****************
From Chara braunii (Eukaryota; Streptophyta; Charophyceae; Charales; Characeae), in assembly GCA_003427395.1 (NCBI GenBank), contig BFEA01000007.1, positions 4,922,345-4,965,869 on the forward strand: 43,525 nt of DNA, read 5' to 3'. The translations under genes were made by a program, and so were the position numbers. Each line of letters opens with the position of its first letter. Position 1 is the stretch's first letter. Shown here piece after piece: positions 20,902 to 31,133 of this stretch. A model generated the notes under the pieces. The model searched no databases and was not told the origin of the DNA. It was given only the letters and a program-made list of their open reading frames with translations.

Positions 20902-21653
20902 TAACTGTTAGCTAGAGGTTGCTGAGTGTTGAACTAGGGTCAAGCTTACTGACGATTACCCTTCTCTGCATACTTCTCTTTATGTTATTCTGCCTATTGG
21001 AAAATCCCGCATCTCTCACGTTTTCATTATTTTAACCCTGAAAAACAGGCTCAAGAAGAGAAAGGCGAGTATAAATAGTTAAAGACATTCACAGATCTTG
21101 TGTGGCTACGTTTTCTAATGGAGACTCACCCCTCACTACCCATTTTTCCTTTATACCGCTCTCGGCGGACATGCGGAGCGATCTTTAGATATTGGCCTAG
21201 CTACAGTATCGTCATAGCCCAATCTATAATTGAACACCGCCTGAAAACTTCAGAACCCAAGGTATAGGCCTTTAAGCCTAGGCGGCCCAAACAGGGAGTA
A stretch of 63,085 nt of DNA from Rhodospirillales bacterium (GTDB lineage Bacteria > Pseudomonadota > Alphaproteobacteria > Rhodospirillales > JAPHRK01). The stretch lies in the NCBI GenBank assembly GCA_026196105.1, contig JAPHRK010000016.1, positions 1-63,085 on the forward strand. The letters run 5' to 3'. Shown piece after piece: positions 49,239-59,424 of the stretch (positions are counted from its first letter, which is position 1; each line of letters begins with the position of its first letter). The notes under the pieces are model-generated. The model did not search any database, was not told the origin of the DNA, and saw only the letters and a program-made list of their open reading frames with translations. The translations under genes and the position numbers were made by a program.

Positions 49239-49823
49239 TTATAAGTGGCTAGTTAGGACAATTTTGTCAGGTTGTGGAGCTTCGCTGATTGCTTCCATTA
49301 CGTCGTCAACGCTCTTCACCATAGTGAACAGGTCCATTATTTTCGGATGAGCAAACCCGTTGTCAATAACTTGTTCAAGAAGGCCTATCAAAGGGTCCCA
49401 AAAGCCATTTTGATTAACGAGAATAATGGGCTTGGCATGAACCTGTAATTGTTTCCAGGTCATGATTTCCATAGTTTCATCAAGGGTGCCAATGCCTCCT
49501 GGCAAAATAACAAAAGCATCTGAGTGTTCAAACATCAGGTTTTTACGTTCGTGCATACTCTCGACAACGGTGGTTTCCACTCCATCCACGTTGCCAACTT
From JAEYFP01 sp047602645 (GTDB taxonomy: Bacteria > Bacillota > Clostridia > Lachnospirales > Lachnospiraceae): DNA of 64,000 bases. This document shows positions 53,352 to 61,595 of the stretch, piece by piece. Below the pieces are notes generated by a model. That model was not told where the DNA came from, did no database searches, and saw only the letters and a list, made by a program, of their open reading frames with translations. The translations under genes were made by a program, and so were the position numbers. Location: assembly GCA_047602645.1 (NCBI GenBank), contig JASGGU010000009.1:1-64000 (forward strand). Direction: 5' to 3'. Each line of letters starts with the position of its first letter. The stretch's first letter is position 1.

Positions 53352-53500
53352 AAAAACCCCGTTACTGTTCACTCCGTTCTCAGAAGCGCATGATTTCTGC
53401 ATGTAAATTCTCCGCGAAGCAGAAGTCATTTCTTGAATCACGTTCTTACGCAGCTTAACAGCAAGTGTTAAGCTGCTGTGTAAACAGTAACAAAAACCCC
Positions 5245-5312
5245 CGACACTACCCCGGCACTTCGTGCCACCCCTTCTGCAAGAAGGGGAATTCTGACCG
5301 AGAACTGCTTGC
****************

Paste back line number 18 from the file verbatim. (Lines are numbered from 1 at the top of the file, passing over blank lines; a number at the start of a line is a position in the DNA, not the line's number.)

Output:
5245 CGACACTACCCCGGCACTTCGTGCCACCCCTTCTGCAAGAAGGGGAATTCTGACCG